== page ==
We’ve all heard of the kids who’ve died following marathon video game sessions. How can parents and teachers strike the right balance with games so that kids don’t go overboard? 

This is a big issue. As a quick aside, I’ll just say that whenever young people die playing sports—a recent study found that about a dozen high school and college football players die during practices and games—we tend to think about the deaths holistically. And at no time, observed Stanford games researcher Nick Yee, does anyone suggest football is “addictive.” Invoking words like “addiction” usually has one function: to shut down conversation about broader issues. Yee calls it a “rhetorical slight of hand that distracts us from the actual psychological problems” from which gamers might suffer, such as depression or social anxiety.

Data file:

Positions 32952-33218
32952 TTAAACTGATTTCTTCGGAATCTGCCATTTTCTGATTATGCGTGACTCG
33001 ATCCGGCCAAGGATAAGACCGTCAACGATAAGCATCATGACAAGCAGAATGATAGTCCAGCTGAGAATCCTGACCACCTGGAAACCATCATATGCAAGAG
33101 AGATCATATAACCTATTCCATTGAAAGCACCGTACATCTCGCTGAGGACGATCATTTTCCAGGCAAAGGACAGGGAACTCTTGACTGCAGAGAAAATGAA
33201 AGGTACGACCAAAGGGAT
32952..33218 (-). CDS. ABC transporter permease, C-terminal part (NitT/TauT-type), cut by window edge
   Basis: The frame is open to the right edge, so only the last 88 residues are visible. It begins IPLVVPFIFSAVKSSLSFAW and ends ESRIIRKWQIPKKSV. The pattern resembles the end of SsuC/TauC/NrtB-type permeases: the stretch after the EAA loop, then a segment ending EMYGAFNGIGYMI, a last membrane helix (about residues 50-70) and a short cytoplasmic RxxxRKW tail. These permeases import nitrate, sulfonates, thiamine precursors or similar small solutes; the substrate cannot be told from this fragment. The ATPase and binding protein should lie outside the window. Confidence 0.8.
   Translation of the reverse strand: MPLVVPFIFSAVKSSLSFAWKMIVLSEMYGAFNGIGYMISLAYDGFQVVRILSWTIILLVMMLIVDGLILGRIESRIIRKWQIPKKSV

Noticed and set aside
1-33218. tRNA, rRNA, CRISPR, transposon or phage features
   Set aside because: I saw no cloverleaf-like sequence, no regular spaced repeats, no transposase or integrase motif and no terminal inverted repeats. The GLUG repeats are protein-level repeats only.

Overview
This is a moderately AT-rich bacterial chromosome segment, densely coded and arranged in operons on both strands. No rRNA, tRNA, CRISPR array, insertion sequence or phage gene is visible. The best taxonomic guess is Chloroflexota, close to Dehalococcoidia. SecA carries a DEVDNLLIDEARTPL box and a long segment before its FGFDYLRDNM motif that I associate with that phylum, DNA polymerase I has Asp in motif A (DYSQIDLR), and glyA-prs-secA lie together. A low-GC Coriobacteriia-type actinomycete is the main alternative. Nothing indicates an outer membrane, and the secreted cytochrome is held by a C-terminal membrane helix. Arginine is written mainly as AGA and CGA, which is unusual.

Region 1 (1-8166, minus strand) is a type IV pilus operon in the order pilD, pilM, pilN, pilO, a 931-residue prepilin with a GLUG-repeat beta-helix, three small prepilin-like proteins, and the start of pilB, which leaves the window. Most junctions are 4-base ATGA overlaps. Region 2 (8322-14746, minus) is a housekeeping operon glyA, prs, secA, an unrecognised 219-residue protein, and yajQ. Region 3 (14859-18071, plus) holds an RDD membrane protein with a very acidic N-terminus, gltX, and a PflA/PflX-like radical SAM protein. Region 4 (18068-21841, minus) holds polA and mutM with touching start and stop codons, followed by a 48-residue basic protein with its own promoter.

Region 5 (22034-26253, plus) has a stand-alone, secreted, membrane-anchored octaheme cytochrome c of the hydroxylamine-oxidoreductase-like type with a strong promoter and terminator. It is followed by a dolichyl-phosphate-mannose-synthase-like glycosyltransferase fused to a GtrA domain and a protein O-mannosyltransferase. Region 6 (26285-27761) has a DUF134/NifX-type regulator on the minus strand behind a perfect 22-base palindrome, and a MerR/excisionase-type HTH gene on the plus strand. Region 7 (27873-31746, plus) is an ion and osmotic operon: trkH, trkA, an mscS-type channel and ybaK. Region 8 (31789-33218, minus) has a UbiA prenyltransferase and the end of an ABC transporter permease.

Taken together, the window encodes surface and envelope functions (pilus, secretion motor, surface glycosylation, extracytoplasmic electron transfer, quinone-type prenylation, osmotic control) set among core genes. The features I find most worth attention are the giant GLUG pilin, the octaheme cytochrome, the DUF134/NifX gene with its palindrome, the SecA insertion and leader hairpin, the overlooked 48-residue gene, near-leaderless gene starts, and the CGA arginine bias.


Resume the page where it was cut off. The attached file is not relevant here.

That said, the first thing to understand is that good games are incredibly well designed systems meant to do one thing: keep a player playing. So before you try limiting your child’s exposure to a game, you should understand it. Video games are beautifully efficient feedback machines—for most of us, they’re the most efficient feedback machines we’ll ever encounter. When your child is playing a game, she’s interacting with a system that allows her to fail an infinite number of times and shows whether and where she’s improving. It encourages her—actually, it requires her—to improve her skills. When the rest of life is unsatisfying, indifferent, or worse, think about the pleasure a kid can take from something that both allows her to fail and that holds her accountable for results.

What I recommend is that instead of standing in the doorway shaking our heads, parents should come in, sit down, grab a controller and play. Ask your child what she’s getting out of the game and why she likes it. Put in some time on the couch, playing with your kids and talking about what’s happening onscreen. You’ll likely find they welcome your curiosity.